“No more plastic bags,” newspaper titles touted on August 10, after the publication of a joint ministerial decree announcing that consumers would have to pay 3 cents for each plastic shopping bag used as of January 1, 2018, and 7 cents as of January 1, 2019.
The decision was aimed at bringing Greece in line with a European Commission directive from 2015, which set a target of reducing dependence on plastic carrier bags by 50 percent through 2017 and 80 percent by 2019. Environmental groups hailed the initiative, which, after all, had been in the pipeline for nearly a decade.
It was January 2008 when Greek newspapers reported that “plastic bags in Athens will soon be a thing of the past.” The crusade had been declared by then mayor of Athens Nikitas Kaklamanis, who went on to sign a memorandum of cooperation with most of the country’s big supermarket chains so that they would provide carrier bags that were more eco-friendly.
The initiative was short-lived. On the one hand, Greek supermarkets insisted that the state impose a fee on plastic bags, otherwise they were at risk of losing business, while on the other, the measure was opposed by consumer groups.
Filippos Kyrkitsos, the president of the Ecological Recycling Society, has attended all the discussions on the issue since it first emerged and remembers: “In 2008, environmental organizations and the association of supermarkets [then SESME] submitted a proposal calling for the introduction of a price of around 15 cents for a plastic bag at the supermarket checkout to be accompanied by a reduction of 0.3 percent on the price of all products at the store. At the same time, supermarkets would sell frequent-use bags to shoppers at a discounted price, in order to put Greece on the path to becoming a plastic bag-free country,” he says.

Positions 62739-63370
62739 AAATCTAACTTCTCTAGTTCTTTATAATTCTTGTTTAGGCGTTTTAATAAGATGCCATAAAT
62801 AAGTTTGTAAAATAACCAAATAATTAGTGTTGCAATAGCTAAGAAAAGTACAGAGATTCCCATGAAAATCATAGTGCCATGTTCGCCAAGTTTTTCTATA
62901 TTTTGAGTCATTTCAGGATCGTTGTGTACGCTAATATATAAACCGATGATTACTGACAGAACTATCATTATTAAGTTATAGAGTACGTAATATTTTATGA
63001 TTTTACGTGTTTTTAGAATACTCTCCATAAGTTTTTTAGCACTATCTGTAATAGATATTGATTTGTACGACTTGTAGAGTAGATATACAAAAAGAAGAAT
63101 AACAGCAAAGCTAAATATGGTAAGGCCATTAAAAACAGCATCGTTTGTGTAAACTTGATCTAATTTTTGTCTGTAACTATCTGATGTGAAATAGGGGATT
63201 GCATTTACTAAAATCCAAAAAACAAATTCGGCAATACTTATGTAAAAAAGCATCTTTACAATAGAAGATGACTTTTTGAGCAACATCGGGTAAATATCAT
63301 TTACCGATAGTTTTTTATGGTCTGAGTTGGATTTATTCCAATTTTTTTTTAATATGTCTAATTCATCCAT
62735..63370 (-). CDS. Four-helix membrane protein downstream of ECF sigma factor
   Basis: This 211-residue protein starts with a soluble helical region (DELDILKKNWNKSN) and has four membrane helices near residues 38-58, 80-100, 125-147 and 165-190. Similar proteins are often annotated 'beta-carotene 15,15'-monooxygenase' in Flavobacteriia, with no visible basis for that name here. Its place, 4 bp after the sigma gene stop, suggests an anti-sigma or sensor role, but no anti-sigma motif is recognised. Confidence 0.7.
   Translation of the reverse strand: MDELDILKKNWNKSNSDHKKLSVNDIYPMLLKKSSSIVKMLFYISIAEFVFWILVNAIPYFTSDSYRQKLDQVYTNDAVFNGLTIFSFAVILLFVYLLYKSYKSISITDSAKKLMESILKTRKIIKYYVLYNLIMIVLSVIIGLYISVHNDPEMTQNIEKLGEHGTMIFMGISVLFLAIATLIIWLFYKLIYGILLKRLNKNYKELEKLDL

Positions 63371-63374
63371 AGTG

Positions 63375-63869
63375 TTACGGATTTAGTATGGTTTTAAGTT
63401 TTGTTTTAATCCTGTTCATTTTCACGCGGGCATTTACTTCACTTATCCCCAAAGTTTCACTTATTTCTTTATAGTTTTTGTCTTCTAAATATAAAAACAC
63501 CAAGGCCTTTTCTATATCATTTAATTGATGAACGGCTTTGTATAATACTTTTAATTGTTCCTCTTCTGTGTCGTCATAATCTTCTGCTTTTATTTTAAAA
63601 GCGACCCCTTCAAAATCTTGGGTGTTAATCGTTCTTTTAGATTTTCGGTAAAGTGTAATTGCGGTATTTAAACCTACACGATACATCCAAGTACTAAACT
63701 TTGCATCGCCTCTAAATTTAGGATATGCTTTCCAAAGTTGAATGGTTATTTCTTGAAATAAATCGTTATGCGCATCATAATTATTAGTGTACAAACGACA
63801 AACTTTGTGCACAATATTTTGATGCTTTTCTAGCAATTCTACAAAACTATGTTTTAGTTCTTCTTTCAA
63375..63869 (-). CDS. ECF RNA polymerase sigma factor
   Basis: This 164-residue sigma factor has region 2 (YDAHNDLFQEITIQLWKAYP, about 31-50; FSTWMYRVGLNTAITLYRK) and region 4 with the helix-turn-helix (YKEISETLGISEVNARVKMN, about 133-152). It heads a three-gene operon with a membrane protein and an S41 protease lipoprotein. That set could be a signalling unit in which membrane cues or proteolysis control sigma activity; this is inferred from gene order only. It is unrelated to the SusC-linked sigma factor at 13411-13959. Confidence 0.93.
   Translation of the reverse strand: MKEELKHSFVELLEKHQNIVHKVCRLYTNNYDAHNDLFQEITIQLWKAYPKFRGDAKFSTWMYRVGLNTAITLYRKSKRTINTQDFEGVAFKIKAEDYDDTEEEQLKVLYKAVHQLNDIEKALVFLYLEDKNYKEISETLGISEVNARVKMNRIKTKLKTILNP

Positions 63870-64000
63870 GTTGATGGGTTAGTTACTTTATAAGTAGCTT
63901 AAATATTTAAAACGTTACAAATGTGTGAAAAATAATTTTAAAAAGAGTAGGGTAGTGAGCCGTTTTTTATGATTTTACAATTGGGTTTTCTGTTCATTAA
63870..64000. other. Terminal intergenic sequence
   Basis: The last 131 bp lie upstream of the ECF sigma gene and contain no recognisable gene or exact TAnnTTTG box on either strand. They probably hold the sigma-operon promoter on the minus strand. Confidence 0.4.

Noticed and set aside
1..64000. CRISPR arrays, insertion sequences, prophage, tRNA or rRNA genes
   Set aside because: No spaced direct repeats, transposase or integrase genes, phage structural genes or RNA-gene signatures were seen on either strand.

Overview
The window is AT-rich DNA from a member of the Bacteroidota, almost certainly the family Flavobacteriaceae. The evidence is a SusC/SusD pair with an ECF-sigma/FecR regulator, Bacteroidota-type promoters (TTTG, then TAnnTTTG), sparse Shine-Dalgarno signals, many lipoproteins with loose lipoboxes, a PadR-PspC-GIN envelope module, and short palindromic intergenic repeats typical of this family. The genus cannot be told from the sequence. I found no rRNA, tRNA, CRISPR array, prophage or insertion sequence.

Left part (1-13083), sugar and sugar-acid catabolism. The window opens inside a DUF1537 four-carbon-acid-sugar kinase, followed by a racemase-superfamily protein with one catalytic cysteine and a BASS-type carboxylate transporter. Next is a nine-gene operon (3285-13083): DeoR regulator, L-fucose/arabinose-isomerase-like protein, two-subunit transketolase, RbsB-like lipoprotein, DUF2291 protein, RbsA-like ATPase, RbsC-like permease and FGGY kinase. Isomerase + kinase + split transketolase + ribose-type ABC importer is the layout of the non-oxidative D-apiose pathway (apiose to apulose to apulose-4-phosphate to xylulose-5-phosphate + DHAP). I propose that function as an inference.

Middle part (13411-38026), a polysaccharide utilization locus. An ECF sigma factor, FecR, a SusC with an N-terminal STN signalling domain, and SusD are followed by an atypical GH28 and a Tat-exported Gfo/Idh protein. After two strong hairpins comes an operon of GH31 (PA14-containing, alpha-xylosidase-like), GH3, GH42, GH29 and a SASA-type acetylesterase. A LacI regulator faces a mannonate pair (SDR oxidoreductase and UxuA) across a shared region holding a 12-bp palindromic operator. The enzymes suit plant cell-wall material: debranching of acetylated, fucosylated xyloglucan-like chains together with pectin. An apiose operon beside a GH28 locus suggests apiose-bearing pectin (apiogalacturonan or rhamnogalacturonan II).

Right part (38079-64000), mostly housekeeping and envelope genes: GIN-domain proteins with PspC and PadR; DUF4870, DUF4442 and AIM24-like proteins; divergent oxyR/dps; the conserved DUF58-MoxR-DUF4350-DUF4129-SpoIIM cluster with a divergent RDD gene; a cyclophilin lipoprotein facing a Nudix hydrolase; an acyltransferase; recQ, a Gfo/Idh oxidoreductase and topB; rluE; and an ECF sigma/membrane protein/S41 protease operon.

“The proposal was immediately opposed by the Consumer Institute (INKA) with the rather limp argument that consumers could not be expected to pay for their plastic carrier bags. The very next day, then environment minister Giorgos Souflias rejected the proposal and any discussion on the issue,” adds Kyrkitsos.
The only supermarkets that charge for plastic bags today are a couple of international chains because it is the policy of the parent company.
In the period that followed, not only did plastic bags fail to disappear from Athens (although many supermarket chains did), but their use across Greece shot up way above the European Union average.
Almost 10 years later, Greeks use more than 4.5 billion plastic bags a year in the retail market, or approximately 400 bags per person, when the European average is 175 bags per person per year. At the same time, the number of reusable bags (made of cloth, for example) is minimal at 0.5 per resident, when in Denmark the average is 75 and in the EU 23. Biodegradable plastic bags, meanwhile, represent less than 0.1 percent of the total.
Failure to tackle the issue has brought a lot of problems in its wake. “One in every three items of trash found at the bottom of the sea today is a plastic bag,” says Professor Giorgos Papatheodorou, who heads Patra University’s Laboratory of Marine Geology and Physical Oceanography. He also coordinated the Life Debag project for restricting the use of plastic carrier bags.
“It is worth noting that turtles, which feed on jellyfish, swallow large quantities of plastic bags that they mistake for food. Furthermore, numerous cases have been reported in Greek seas of dead marine animals whose stomachs were found to be full of plastic bags,” he adds. “It is estimated that 5 trillion microplastic particles weighing a total of 269,000 tons are polluting the Earth’s oceans, but we do not have any estimates in regard to Greek seas so far.”
According to experts, the use of plastic bags is expected to drop by 30 to 50 percent in 2018 compared to this year.